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The Namesake cover; right, Jhumpa Lahiri.
In almost every page of
his writing,'' the critic Edward Thomas once complained about
Walter Pater, ''words are to be seen sticking out, like the raisins
that will get burned on an ill-made cake.'' Such is the state
of literary prose these days: it is often so fine, so self-conscious,
so unappeasably literary that it is awful, a cake baked almost
exclusively from burned raisins. But an antidote for all these
shticky, overprized Big Fiction doorstops quietly appeared in
1999, the short-story collection ''Interpreter of Maladies,''
by a young writer named Jhumpa Lahiri. Written in an elegant hush—even
upon rereading, there isn't a single burned raisin in the mix—Lahiri's
stories traced out the lives of various Bengali-Americans suffering
through various stages of lovelorn distress.
Lahiri herself was born
in London, raised in America and is of Indian descent. With a
background similar in outline to that of Zadie Smith, she nonetheless
arrived at an entirely different imaginative enterprise. She renounced
the writerly flourish, never once played the exotic and—perhaps
most astonishing—scaled her characters to actual human existence.
(In a typical Lahiri story, we find ourselves milling in and around
Harvard Square. Her eye is keenest for that pleasant, humdrum
drift of academic life when one is not an eminence.) Self-effacing
as it was, ''Interpreter of Maladies'' became a word-of-mouth
phenomenon and eventually won a Pulitzer Prize. It was that rare
success: remarkable for being so thoroughly deserved.
Just where did that melancholy
poise come from? ''Read all the Russians,'' Ashoke Ganguli's grandfather
tells him in Lahiri's new novel, ''The Namesake,'' ''and then
reread them. They will never fail you.'' On his way to visit his
grandfather in Jamshedpur, Ashoke is dutifully rereading his favorite
story, Nikolai Gogol's ''Overcoat,'' when his train derails. Lying
amid the wreckage, almost passed over for dead and clutching the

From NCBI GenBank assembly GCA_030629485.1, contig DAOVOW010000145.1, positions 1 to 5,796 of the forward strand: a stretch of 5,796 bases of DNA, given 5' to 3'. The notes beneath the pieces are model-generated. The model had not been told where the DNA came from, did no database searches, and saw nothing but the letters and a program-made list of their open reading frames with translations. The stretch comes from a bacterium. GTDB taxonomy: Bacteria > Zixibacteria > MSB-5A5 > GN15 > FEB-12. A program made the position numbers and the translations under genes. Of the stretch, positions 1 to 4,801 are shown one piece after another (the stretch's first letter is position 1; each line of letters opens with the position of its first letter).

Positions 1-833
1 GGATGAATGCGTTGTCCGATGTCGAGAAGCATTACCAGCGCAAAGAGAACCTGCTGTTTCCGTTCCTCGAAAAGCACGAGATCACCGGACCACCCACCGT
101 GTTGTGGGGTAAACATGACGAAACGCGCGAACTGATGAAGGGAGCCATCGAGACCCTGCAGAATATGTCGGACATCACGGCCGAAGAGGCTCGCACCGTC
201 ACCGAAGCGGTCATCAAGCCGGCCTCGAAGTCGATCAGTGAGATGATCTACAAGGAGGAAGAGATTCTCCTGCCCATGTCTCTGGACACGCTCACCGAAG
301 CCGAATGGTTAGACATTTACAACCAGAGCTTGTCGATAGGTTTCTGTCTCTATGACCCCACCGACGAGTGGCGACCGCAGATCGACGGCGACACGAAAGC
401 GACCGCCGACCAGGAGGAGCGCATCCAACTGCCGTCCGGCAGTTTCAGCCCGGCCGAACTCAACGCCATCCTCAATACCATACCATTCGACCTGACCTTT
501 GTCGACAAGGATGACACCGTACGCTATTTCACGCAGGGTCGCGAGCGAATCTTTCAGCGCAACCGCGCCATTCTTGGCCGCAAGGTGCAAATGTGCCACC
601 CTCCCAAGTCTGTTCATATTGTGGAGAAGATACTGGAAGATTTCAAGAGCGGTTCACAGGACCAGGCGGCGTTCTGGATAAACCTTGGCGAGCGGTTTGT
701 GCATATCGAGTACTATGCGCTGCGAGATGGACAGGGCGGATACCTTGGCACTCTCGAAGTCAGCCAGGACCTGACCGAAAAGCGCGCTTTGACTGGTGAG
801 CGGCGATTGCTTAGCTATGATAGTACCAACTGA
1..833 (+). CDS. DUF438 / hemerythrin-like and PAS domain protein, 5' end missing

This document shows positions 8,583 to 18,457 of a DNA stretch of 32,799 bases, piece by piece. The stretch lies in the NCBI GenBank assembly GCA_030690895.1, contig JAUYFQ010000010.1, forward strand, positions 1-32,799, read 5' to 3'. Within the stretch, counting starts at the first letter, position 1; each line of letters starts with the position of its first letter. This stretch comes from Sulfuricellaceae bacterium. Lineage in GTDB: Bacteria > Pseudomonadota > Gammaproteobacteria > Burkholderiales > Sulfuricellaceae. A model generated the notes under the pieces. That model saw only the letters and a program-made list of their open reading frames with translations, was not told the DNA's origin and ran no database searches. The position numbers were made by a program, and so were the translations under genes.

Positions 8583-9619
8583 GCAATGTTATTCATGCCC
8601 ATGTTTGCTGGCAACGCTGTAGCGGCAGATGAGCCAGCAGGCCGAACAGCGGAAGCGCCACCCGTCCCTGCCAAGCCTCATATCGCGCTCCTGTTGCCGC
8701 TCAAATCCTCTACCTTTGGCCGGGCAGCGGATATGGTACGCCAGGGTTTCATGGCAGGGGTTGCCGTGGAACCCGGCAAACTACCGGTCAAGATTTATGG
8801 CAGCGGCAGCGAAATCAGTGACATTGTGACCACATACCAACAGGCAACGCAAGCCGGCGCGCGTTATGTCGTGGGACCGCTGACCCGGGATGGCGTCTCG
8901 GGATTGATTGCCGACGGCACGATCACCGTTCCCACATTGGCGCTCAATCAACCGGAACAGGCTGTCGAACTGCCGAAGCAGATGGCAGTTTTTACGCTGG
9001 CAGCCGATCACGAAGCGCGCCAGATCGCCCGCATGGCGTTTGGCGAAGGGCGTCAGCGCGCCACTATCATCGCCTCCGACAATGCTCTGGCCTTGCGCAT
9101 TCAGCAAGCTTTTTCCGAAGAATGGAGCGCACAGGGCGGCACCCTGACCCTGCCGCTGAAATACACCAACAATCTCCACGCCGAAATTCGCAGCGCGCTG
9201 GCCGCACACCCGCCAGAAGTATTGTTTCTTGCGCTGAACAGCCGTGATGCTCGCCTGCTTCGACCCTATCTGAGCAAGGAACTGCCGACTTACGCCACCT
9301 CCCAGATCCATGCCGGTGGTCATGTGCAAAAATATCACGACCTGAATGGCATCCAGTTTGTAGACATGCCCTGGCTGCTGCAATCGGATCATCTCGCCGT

surviving pages of his book, Ashoke manages to wave meekly. As
a result, he is rescued. And as a result, he lives, he marries,
he moves to America and has a son. Faced with hospital red tape—the
infant cannot be released without a proper birth certificate—Ashoke
is forced to name his child before he has received instructions
from his grandmother, who must be consulted on this vital decision.
At a loss for words, Ashoke mutters ''Gogol.''
How like Lahiri to have
a name passed down along such a peculiar and delicate chain of
accident. Significant as it is for the reader, ''Gogol'' only
fills the young American Ganguli with feelings of dissonance and
shame. Like Stephen Dedalus, who stared at his signature on the
flyleaf of his geography book, most of us slip through childhood's
first existential porthole and find our own names profoundly alien.
But the feeling infiltrates young Gogol's entire life.
When a high school English
teacher assigns ''The Overcoat'' as homework, our Gogol approaches
the class with a ''growing dread and a feeling of slight nausea.''
Upon discovering that his namesake was a severe depressive --
a ''queer and sickly creature,'' as Turgenev once described him
-- who slowly starved himself to death, Gogol feels freshly betrayed
by his parents. If you suspect that all this involves more than
its share of juvenile caprice, so does his father. As Lahiri tells
us, Gogol's father ''had a point; the only person who didn't take
Gogol seriously, the only person who tormented him, the only person
chronically aware of and afflicted by the embarrassment of his
name, the only person who constantly questioned it and wished
it were otherwise, was Gogol.''
Like its hero, ''The Namesake''
is perhaps a little overawed by the power of names. As he enters
adolescence, Gogol, along with his friends -- Colin and Jason
and Marc—like to ''listen to records together, to Dylan
and Clapton and the Who, and read Nietzsche in their spare time.''
Dylan, Clapton, the Who—yep, right, check, dead on. But
these, the staple names of American male puberty, color the episodes
of Gogol's high school years more than Colin and Jason and Marc.
(Oh, for one half-mumbled snotty aside or flurry of acid repartee
that might bring them alive as actual teenagers.)
Later, as a New York architect,
Gogol will fall in with a circle of friends headed up by a couple
named Donald and Astrid. These people haven't been named, we think,
so much as branded -- he's supposed to sound like the son of a